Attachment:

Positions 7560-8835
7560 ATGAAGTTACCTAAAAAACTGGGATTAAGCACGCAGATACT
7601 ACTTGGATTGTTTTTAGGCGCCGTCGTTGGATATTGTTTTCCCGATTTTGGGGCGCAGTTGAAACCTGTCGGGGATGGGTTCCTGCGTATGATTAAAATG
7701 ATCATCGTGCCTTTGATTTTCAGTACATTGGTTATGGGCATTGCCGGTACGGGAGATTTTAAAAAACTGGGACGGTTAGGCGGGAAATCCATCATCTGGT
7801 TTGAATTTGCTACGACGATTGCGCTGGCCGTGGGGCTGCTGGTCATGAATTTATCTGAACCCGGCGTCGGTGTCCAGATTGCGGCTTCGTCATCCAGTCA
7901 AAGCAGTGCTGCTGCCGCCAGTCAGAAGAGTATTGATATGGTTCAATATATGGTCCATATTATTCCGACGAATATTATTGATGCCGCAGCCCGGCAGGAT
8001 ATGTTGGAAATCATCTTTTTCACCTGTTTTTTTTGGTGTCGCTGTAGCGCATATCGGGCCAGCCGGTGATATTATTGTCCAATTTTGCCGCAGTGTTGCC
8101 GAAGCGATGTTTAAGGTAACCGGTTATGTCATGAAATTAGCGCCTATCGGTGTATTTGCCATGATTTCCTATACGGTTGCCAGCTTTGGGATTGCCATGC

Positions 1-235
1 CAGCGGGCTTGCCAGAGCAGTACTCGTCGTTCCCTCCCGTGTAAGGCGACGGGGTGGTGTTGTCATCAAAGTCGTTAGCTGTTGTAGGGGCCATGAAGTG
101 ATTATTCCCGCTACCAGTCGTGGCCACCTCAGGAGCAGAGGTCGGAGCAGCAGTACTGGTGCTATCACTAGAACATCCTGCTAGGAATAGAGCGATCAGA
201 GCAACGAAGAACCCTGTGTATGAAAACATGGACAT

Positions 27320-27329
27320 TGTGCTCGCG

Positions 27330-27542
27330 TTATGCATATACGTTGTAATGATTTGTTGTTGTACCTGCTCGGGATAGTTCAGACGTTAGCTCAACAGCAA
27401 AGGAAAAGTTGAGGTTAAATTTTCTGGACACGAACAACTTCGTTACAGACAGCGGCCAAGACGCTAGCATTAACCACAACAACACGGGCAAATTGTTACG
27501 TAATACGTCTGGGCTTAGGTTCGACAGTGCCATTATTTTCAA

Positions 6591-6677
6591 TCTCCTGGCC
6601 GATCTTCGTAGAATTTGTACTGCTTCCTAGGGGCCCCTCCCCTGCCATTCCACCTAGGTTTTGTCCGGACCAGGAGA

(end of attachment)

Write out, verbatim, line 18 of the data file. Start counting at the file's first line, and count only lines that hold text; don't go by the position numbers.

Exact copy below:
27501 TAATACGTCTGGGCTTAGGTTCGACAGTGCCATTATTTTCAA